Herbal medicine is historically tied to food and cooking traditions. Most people think of herbal medicines as capsules sold with a claim to cure a particular health problem. This is the unfortunate modern marketing approach to an old system of medicine. In the past herbs were a part of daily food. A wise mother or grandmother would prepare the foods based on tradition and also an understanding of what foods would be most appropriate to keep the family healthy. Some of this was based on what foods were available, but also there was a sense of what foods would make a person feel good at various times of the year.
When good food seems to provide good health, then food traditions develop. As a result there are many food traditions around the winter holiday season, and there are reasons why certain foods became popular and remain as holiday traditions to this day.
The winter holidays are a time of cold and darkness. The human body is adjusting to the lower amount of light and the cold makes it harder for many people to get out and exercise and socialize. The winter holidays provide a structure to bring people together and nourish each other through food and joy. The foods of course need to be special and are often rich in calories to provide the nourishment to fuel the body in cold conditions. Heavy rich foods are often hard to digest, resulting in a heavy bloated feeling. The way people have always dealt with heavy rich foods is to add spices. Spices help the body to digest food. The choice of types of spices depends on the time of year and the types of food that is being consumed.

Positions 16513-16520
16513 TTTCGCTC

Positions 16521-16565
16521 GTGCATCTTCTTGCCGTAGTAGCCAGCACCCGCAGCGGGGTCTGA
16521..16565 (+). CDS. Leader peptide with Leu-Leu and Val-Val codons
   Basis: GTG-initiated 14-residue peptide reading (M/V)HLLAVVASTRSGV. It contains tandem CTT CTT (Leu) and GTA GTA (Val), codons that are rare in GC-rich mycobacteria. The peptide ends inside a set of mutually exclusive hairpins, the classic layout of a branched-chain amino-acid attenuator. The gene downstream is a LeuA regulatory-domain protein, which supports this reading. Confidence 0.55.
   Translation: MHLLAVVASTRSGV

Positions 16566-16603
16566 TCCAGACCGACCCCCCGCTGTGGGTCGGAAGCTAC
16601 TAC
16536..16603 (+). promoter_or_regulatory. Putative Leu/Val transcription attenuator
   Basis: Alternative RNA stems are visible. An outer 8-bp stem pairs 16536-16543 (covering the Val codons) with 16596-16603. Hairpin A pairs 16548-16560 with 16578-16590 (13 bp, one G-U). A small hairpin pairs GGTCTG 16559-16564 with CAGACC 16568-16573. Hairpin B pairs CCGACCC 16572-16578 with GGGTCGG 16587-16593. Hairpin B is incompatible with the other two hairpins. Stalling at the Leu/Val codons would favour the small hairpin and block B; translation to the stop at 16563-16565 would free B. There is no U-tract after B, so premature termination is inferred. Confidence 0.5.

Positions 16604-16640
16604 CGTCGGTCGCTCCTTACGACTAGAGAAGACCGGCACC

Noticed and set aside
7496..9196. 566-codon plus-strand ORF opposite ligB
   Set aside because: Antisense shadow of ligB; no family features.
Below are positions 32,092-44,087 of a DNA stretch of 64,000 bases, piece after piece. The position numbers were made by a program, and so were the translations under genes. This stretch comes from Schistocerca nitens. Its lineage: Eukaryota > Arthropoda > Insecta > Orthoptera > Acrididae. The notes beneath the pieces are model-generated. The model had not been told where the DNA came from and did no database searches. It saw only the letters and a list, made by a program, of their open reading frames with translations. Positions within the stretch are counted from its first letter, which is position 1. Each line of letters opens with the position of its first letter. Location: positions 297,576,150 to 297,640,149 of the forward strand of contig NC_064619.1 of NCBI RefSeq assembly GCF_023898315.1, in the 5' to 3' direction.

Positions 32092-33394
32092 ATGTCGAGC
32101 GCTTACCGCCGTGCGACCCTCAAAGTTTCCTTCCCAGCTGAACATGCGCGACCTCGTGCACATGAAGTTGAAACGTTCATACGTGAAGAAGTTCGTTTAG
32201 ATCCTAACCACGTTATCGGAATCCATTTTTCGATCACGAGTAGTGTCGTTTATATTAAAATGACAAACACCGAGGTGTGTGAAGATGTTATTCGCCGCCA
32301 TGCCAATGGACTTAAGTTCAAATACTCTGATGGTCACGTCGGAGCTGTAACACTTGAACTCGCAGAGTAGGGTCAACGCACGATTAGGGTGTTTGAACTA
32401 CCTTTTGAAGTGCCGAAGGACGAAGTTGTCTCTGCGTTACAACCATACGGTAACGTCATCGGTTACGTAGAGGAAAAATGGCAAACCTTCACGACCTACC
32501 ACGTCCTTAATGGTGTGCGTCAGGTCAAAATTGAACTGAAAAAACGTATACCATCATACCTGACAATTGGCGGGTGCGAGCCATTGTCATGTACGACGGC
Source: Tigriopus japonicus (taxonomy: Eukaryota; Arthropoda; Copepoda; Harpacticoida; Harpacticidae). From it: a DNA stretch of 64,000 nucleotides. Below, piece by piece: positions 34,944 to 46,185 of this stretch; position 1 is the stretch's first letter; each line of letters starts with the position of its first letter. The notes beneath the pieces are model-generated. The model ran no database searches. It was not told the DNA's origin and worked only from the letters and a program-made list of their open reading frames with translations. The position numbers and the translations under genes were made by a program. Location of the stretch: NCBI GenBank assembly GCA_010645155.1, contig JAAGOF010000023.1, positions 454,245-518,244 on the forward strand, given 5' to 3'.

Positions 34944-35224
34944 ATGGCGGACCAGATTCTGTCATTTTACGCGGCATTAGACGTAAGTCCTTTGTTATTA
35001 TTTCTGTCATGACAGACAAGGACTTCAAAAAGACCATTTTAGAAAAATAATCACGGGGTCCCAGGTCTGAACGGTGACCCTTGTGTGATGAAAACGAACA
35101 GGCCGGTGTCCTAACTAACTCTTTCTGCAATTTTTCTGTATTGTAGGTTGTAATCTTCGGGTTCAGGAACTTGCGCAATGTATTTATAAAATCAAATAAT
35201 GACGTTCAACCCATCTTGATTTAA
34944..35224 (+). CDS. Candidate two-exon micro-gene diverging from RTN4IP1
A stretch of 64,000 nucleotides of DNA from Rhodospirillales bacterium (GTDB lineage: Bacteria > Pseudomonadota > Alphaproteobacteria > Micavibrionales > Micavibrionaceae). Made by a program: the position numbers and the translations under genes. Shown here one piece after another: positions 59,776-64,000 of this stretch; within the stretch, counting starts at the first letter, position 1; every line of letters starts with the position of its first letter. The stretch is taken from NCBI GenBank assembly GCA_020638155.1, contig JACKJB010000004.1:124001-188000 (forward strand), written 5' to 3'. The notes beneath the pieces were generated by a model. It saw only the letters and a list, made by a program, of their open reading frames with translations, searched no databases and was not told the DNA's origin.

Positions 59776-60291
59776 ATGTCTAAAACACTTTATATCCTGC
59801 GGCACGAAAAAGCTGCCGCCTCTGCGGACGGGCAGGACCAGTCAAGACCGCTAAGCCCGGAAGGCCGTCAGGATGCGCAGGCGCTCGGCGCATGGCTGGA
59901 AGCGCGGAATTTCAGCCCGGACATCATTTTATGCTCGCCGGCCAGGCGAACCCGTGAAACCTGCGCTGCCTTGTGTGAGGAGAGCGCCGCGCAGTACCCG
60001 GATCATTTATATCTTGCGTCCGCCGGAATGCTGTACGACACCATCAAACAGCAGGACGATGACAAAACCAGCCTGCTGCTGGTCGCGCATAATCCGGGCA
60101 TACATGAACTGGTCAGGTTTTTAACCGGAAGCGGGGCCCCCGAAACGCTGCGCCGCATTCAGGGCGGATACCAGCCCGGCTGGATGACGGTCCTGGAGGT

The choice of winter holiday food tends to be heavy dense foods that not only provide calories for dealing with the cold but also foods that are available in the winter either through storage or that can be butchered as needed. As a result the holidays see a lot of cured, smoked or preserved meats and sausages. Large animals were hard to butcher in the winter so the fresh meat of choice is fowl or fish. Root vegetables and squash store well into the winter. Dairy and eggs are available year round. The shift to a diet heavier in these foods and away from summer greens, provided people the fuel that they needed to deal with winter.
To help warm the body as well as the spirit, these heavy foods were mixed with spices that warm the body. These would include cinnamon, cloves, nutmeg and ginger. Meats would be prepared with onions and garlic. Holiday cookies, and holiday treats like egg nogg and ginger bread also utilize the warm spices of the season. Cured ham is topped with cloves, and cinnamon is added to the hot cider. These traditional foods somehow seem appropriate at this time of year, and in many ways they are because in the past this was how families came together and used food to keep everyone healthy. Good health of course is the best gift of all.